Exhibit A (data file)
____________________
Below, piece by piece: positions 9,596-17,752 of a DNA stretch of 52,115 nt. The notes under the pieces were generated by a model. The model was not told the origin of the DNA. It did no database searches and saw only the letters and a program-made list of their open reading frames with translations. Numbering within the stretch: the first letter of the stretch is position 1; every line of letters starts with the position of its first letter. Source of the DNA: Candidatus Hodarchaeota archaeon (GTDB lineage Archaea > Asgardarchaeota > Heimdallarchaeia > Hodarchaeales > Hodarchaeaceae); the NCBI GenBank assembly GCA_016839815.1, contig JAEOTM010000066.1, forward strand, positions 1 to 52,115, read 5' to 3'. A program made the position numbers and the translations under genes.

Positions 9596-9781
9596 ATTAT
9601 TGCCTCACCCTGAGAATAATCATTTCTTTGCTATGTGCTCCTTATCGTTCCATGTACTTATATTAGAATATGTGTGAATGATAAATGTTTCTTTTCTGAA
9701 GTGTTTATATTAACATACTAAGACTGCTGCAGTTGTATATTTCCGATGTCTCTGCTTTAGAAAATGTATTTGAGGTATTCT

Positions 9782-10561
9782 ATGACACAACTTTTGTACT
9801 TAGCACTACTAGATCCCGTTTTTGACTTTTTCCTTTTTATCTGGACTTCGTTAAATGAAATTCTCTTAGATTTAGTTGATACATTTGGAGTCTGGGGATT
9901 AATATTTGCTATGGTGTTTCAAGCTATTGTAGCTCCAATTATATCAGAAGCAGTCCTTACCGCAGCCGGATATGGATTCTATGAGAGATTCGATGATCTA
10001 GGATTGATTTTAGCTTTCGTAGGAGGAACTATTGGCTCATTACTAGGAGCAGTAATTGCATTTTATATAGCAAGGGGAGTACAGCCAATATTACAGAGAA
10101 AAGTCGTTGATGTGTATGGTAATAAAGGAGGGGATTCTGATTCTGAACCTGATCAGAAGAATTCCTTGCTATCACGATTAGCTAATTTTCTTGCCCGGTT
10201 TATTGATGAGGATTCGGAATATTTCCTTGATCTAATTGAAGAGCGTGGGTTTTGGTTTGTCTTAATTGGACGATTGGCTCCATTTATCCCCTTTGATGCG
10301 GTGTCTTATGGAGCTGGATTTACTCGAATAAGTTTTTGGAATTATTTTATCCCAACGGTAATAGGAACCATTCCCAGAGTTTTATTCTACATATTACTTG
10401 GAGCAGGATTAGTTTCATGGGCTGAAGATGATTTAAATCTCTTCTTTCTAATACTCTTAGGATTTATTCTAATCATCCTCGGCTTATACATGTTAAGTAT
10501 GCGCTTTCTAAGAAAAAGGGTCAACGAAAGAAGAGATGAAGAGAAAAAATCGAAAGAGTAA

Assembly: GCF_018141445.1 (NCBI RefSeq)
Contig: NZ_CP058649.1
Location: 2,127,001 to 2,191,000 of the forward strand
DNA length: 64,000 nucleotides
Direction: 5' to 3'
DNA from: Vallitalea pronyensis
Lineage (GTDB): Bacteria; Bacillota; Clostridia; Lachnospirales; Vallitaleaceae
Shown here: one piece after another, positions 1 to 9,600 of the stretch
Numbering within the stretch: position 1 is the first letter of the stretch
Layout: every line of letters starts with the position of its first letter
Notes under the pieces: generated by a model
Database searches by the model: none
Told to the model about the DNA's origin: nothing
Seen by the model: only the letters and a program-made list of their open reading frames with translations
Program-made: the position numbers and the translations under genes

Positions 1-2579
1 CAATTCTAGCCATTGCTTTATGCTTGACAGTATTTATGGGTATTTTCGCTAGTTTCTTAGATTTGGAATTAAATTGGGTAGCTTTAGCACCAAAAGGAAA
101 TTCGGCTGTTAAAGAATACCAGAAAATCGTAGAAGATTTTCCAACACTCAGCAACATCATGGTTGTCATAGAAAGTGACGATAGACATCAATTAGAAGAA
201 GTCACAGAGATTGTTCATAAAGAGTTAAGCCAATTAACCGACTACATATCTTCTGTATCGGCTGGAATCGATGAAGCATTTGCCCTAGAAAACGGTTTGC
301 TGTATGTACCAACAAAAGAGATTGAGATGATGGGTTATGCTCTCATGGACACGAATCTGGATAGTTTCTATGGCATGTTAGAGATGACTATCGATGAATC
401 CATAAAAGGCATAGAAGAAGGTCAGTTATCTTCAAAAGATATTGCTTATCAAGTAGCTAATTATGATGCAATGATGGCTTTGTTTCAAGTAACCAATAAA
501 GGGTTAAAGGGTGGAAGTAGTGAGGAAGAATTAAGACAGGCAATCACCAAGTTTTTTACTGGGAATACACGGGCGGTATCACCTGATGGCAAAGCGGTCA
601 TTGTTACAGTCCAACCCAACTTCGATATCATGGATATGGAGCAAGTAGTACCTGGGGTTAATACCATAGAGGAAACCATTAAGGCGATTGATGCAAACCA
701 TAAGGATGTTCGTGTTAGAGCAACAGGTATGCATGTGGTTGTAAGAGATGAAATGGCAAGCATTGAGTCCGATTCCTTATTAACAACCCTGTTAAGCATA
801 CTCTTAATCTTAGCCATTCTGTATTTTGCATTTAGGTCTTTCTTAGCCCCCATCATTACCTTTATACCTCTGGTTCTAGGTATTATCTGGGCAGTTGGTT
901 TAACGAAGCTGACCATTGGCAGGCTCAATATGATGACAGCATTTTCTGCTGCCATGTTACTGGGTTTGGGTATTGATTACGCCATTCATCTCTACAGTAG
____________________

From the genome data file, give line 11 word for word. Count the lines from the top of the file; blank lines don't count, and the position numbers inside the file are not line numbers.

10101 AAGTCGTTGATGTGTATGGTAATAAAGGAGGGGATTCTGATTCTGAACCTGATCAGAAGAATTCCTTGCTATCACGATTAGCTAATTTTCTTGCCCGGTT